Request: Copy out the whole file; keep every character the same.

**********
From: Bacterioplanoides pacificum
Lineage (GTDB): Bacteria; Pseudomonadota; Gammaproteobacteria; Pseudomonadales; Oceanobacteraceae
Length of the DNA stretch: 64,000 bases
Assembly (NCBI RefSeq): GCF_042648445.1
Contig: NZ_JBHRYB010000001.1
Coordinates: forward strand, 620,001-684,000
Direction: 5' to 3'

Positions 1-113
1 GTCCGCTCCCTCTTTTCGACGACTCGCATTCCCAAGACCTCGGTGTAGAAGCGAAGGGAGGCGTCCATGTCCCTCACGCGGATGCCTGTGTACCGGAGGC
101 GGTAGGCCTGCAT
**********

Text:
From: Bacterioplanoides pacificum
Lineage (GTDB): Bacteria; Pseudomonadota; Gammaproteobacteria; Pseudomonadales; Oceanobacteraceae
Length of the DNA stretch: 64,000 bases
Assembly (NCBI RefSeq): GCF_042648445.1
Contig: NZ_JBHRYB010000001.1
Coordinates: forward strand, 620,001-684,000
Direction: 5' to 3'

Positions 1-113
1 GTCCGCTCCCTCTTTTCGACGACTCGCATTCCCAAGACCTCGGTGTAGAAGCGAAGGGAGGCGTCCATGTCCCTCACGCGGATGCCTGTGTACCGGAGGC
101 GGTAGGCCTGCAT